BROOKSVILLE — Everyone seemed to have a tale — if not a tail.
Willis Harkness of Hudson told how he had taught his dog to do its business in a bag.
Susanne Whelan of Spring Hill said she had lost the paper she'd signed for her husband, promising she wouldn't adopt another pet.
Rosemary Davis of Spring Hill talked about the Facebook page she had launched, Missing Pets of Hernando County.
The trio were among more than 20 people who turned out for a recent training seminar for a new undertaking at Hernando County Animal Services where volunteers walk dogs and cuddle cats that reside at the shelter.
After classroom instruction about rules and pet handling, professional trainer Mary Peter put her lead dog, a German shepherd named Buckshot, through several maneuvers: leash walking, sitting, no jumping.
Said Peter, of Stillwater Dog Training in Brooksville: "Oh, I can teach a dog to sit in about five seconds."
The volunteers looked on in amazement.
With leash in hand, Peter demonstrated: Tilt the dog's head upward; with the other hand, gently "touch behind his hiney" below the tail.
"Don't push on his butt, which could injure dogs, especially those prone to hip dysplasia," she instructed. "Don't goose, or he'll bolt."
As for jumping up, the dog doesn't know when a person is wearing good clothes, she pointed out.
"Gently knee the dog in the chest," she said. "Don't use a hand up. They may jump at it."
Although jumping is a dog's normal greeting, Peter said, "we need to teach them not to."
Well-mannered dogs are more adoptable, said Animal Services manager Liana Teague.
"We want them to learn good habits," Teague said.
That's where the volunteers come into play. With only four kennel staffers on hand and four field officers, time is limited for teaching, exercising, grooming and loving.
"Quality of life is what we really need you guys for," Teague told group members, ranging in age from 15 to 77, each of whom is asked to commit four hours a week at the shelter, walking or cuddling pets.
Pets are brought to the shelter because of abuse, owners' inability or financial constraints to care for and/or feed them, an owner's move to new living accommodations, family breakups, neglect.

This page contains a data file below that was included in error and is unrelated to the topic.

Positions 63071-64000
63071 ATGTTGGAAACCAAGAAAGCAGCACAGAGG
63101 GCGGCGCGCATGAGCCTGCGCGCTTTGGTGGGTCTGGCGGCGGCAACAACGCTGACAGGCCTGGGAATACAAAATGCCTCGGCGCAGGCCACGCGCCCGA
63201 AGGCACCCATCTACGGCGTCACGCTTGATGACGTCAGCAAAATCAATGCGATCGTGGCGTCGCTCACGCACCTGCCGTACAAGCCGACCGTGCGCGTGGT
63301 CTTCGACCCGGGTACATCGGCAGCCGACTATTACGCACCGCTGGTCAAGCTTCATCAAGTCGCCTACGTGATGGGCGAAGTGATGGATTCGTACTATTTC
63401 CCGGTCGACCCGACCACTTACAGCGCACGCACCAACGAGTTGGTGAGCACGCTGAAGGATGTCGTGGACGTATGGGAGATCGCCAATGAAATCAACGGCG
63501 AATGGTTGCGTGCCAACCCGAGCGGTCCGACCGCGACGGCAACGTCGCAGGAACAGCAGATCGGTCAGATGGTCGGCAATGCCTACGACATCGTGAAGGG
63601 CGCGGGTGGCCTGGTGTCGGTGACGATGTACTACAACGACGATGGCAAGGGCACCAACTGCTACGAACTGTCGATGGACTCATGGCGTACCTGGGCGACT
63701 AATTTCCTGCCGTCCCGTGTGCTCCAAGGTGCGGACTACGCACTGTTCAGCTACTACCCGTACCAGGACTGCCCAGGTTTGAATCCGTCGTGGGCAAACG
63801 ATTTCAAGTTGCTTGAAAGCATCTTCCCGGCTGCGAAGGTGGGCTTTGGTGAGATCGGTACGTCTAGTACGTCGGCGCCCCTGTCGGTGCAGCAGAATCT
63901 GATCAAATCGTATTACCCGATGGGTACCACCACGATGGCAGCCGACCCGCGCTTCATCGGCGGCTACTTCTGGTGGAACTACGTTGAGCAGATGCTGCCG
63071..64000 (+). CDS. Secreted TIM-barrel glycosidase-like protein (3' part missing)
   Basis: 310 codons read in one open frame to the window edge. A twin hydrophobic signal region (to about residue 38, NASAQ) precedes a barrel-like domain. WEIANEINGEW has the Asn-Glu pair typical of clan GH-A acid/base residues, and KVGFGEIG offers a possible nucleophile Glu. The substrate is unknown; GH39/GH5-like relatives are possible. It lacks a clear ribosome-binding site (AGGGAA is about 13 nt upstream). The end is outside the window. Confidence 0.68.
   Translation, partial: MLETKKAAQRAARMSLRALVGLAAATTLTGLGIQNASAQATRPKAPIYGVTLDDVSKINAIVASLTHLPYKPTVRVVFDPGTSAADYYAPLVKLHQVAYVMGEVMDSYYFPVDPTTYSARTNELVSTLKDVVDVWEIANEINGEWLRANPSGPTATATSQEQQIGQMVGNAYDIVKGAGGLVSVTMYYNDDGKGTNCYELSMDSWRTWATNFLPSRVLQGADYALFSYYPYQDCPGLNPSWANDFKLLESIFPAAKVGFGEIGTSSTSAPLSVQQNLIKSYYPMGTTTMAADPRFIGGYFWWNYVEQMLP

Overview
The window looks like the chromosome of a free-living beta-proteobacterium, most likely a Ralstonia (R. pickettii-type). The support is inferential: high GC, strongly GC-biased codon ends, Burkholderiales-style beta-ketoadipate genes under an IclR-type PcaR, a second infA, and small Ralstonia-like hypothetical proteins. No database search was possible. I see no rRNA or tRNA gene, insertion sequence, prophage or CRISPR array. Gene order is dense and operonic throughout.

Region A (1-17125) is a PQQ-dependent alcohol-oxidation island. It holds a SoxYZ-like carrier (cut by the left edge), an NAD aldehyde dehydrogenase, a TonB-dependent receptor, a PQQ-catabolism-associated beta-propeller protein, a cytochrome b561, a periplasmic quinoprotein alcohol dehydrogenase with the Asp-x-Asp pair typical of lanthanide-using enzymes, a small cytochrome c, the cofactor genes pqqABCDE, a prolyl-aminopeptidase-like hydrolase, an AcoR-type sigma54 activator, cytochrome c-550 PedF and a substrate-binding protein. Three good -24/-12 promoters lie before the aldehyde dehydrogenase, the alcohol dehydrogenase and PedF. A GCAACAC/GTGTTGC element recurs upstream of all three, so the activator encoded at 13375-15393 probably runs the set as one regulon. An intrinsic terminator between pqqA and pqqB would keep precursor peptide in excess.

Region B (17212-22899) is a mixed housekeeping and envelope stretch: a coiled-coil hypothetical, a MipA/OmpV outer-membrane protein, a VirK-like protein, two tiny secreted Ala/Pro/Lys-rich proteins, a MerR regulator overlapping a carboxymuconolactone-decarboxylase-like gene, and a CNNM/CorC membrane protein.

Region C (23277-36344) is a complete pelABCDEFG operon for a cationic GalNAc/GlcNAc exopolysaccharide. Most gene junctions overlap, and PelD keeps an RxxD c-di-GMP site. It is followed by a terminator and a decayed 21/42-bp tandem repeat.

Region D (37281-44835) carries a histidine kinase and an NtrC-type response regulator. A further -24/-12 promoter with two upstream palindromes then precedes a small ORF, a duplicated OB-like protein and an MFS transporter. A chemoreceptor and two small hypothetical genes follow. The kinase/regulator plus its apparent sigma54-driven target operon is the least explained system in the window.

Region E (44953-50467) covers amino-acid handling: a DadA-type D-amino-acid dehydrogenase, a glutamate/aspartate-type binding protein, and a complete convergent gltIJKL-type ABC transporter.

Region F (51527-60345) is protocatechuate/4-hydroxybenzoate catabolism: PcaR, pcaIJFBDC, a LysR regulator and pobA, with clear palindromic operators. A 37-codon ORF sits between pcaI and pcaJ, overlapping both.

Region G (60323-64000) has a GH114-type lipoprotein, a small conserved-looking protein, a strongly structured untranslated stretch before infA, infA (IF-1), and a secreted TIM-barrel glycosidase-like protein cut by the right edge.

"Sometimes," Teague said, "a pet (being) here is the best time of their life."
Most of the volunteers came to the initial training session to serve as outdoor dog walkers. Feline fanciers will take cats from their individual cages for petting and grooming.
"Take a chair in (to the cat room)," said Whalen, a longtime volunteer who is coordinating the current program. "Hold the cat in your lap. Hopefully, you'll be rewarded with a purr."
Adoption of incoming pets at the shelter is the goal.
"We'd love to see Animal Services become an absolute no-kill shelter," Whalen said. "I think we can do it."
Added Teague: "Euthanasia is the most difficult thing we do here."
The extreme measure is employed due to health problems, behavior, personality and space limitations.
"We're an open admission shelter," Teague noted. "We don't have the luxury of turning animals away."
Some 5,000 animals — from exotic birds to rats, pleasure horses, farm livestock and farm fowl — move through the shelter each year, Teague said. December marked last year's highest adoption rate, with 51 animals going to new homes. Only healthy, non-aggressive animals are put up for adoption.
They are examined and vaccinated by a veterinarian, who also treats injuries and administers medications. PetLuv of Brooksville offers free spaying and neutering.
In pursuit of good animal handling, PetSmart and Pet Superstore, both of Spring Hill, have donated leashes, collars, pet treats and toys to Animal Services. The stores, along with the Humane Society of the Nature Coast and the SPCA of Hernando County, cooperate with adoptions.
Beth Gray can be reached at firstname.lastname@example.org.